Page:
I have reasons for this though: my hope is to fully rehab my knee and run a marathon in 2018. That means training and training means tracking patterns and charting progress. However none of this defines me as a person, as a human being. It’s just data.
Still, our culture markets to our deficits. We receive more messages reminding us about what we’re not rather than reminders of what we are.
We are never good enough; we are constantly told to strive for better and hope for more. Is this a bad thing? Not always but it can be a trap. One of my favorite bloggers Mark Manson wrote a great article about this last summer entitled “What’s the Point of Self-improvement Anyway?” To quote Manson:
Think about it: The whole goal of improving your productivity is to reach the point where you never have to think about how to be more productive. The whole point of pursuing happiness is to reach the point where one no longer has to think about being happy… Self-improvement is therefore, in a weird way, ultimately self-defeating.
The question to ask in this case is: Will mastering 2018 make you happy in 2018? Or will attempting to master the new you in the new year just make you obsessive about becoming, well, better? Maybe it’s all about trying to improve — the journey and the process — and less about actually exerting control over those uncontrollable aspects of our lives.
Defining Better; Defining Mastery
The real question becomes not should we strive for “better” but how to define what “better” looks like. In the Jan/Feb 2018 Issue of Runners World magazine its an article titled “Yes, You are a Runner”.
The article is mostly photos of men and women, accompanied by blurbs in their own words. For the most part, these runners would be people you’d encounter on the road or the trail and you’d think they have no business running.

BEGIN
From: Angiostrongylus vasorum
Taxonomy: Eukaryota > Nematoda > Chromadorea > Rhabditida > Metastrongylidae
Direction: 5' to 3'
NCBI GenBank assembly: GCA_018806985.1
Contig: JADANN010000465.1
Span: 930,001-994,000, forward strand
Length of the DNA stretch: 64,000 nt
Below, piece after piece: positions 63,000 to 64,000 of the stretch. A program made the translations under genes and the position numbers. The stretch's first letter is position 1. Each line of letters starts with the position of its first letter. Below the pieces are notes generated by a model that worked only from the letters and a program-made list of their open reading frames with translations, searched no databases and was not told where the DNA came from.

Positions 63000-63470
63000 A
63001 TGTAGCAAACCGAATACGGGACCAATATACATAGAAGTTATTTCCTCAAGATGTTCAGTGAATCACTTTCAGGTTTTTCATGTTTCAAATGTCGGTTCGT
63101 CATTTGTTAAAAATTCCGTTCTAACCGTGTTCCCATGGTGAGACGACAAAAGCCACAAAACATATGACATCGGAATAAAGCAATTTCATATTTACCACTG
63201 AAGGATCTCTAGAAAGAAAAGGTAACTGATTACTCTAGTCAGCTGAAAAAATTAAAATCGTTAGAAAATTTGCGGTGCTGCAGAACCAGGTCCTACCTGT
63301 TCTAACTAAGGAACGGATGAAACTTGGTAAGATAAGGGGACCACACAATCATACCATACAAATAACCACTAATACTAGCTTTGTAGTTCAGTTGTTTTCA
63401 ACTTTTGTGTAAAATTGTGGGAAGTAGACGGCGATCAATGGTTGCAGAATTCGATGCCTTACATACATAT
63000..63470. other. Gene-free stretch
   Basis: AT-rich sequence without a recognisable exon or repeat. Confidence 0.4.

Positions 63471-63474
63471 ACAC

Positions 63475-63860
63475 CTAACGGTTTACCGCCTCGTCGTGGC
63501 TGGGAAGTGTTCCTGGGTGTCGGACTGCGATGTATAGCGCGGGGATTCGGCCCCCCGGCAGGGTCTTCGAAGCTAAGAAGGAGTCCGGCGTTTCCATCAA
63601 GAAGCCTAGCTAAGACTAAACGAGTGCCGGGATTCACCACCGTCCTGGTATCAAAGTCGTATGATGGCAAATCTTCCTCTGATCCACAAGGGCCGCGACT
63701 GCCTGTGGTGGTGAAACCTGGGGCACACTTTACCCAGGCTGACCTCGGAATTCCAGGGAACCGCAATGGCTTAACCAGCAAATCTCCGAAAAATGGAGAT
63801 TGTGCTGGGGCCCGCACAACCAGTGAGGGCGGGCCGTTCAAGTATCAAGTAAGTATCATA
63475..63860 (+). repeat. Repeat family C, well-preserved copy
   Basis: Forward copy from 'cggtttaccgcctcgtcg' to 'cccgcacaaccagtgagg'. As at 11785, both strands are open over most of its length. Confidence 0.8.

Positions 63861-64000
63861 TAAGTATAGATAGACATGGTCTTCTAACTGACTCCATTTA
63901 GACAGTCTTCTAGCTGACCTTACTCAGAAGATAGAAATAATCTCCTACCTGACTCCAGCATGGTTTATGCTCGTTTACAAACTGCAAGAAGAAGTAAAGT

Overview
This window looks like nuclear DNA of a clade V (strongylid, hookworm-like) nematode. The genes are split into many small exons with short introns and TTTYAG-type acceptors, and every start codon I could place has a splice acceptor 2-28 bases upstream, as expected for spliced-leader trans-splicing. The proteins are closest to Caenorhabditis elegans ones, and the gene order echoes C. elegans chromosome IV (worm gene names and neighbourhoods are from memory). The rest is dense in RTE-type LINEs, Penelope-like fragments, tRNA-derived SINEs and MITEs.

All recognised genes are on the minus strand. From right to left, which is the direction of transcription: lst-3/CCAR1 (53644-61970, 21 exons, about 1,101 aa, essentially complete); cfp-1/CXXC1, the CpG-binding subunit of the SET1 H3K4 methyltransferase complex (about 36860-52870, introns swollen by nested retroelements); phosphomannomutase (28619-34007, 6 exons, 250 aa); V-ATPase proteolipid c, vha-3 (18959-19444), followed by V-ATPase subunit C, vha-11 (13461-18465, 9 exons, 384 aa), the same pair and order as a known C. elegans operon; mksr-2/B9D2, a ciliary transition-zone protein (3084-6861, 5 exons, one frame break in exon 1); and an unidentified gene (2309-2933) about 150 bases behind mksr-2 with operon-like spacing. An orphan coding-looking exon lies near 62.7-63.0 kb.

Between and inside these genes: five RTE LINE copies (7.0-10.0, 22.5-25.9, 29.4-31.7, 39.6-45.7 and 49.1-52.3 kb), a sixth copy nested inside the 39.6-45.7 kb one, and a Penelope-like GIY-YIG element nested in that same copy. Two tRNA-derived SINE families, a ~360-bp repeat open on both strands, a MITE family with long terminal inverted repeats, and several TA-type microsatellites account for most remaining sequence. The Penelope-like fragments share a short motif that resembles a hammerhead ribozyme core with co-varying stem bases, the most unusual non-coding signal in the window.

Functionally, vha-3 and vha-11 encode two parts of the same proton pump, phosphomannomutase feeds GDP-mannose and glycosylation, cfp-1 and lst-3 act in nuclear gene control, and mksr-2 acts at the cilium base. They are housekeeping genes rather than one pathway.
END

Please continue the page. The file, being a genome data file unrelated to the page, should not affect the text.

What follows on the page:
Most of them, on the outside, do not have what one might consider a “runner’s physique”. All of them love to run but at one point were held back by a mantra a self-doubt which keeps them from lacing up their shoes and heading out. They thought things such as: I’m not healthy enough to run, I don’t run a lot, I’m too heavy to run, I don’t look like a runner, I don’t want to race.
One day each of them pushed the self-doubt aside and said, “Screw it; I am a runner.”
Thank you RALLY, but no.
The health insurer people at RALLY mean well, I’m sure they do. Yes, they have their reasons for wanting me to be healthier and that’s fine. What’s not fine is defining “right” for me or anyone else.
So, RALLY, I am all set. I have no interest in mastering 2018.
I have no interest in pressuring myself to do everything right. In fact I fully expect to do quite a few things wrong in 2018 and I’m ok with that.
I’m fine with not taking 10,000 steps every day, or drinking 64 ounces of water a day, or sleeping 8 hours every night, or eating beets the right way.
I have to come back to Mark Manson on this one: “The only way to truly achieve one’s potential, to become fully fulfilled, or to become “self-actualized” … is to, at some point, stop trying to be all of those things.” This seems like a delicate point so often overlooked.
At any rate, if you’re not making mistakes then your not human. I want to be human, and I’d really like to be more human in 2018 rather than become a master of it.